In early October 1990, the EPA and the New York State Department of Environmental Conservation (“NYSDEC”) delivered a draft unilateral order to FMC that directed FMC to assess, characterize, and, if necessary, remediate historic contamination at its facility and affected off-site areas. (Complaint, ¶¶ 2, 18.) This order was premised under the authority of section 3008(h) of the Resource Conservation and Recovery Act (“RCRA”), and section 71-2727(3) of the New York State Environment Conservation Law (“NYECL”). (Complaint, ¶ 19.)

         One month later, FMC formally responded to the EPA and requested a hearing under section 3008(h) of RCRA. (Complaint, ¶ 20.) That hearing was then postponed while FMC, EPA, and NYSDEC engaged in settlement discussions. (Complaint, ¶ 20.) Those discussions lasted nearly a year, culminating in a written Administrative Order on Consent (“AOC”) agreed to among FMC, EPA, and NYSDEC. (Complaint, ¶¶ 2, 21.) The AOC settled the administrative enforcement action that had commenced with the draft unilateral order. (Complaint, ¶ 2.)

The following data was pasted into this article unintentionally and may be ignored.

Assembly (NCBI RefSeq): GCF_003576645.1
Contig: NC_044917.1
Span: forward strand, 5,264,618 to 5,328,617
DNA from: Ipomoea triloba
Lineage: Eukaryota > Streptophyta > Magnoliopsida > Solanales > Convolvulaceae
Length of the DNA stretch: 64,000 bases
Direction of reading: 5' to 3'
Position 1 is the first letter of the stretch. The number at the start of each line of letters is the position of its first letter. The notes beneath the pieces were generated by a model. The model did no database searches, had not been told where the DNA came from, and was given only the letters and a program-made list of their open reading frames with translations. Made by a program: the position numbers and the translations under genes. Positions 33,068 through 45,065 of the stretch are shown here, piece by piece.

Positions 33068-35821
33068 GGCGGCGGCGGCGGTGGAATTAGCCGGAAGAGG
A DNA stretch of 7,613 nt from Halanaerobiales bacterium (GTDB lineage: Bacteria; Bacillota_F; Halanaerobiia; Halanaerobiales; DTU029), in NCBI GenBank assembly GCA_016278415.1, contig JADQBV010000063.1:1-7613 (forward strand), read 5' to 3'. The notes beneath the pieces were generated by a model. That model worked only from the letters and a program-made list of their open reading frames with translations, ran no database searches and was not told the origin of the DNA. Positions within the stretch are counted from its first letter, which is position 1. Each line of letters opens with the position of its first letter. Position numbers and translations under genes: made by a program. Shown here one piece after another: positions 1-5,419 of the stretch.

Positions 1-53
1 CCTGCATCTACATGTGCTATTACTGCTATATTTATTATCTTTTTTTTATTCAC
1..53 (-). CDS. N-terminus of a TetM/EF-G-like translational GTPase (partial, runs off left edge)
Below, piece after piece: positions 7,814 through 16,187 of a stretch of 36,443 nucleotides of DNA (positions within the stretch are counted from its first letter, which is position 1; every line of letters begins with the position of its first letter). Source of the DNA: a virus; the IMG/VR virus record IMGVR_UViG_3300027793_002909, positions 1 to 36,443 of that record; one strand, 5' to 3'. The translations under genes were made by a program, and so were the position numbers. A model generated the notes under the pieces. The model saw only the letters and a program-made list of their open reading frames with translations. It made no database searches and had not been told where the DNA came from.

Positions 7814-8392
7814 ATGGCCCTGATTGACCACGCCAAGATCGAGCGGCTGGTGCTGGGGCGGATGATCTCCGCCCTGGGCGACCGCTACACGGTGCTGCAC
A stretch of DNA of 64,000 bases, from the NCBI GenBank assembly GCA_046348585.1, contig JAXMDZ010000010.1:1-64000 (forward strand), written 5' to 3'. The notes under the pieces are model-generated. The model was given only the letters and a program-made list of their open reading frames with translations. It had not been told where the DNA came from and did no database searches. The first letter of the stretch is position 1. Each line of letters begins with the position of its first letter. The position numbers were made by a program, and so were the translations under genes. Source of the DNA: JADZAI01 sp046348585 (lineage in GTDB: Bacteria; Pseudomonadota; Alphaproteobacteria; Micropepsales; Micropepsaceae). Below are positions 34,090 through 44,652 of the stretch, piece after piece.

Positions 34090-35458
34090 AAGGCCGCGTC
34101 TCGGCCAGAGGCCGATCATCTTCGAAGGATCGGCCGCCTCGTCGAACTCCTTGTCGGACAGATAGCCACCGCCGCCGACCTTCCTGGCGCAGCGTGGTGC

The AOC established “the terms on which FMC would implement interim corrective measures, an initial study of the need for further corrective measures . . . and a study of the nature of final corrective measures . . . for the Facility and off-site areas.” (Complaint, ¶ 21.) The AOC contemplates that a corrective measures study (“CMS”) would contain an evaluation of corrective measure alternatives based on specific criteria set forth in the AOC and corrective action objectives (“CAOs”) to be developed after execution of the AOC. (Complaint, ¶ 22.) Additionally, the AOC provides that the CMS report would include a recommended corrective measure alternative as the final corrective action. (Complaint, ¶ 22.) The AOC also provides that EPA would “select the corrective measure alternative or alternatives to be implemented based upon the results of FMC's work.” (Complaint, ¶ 23.)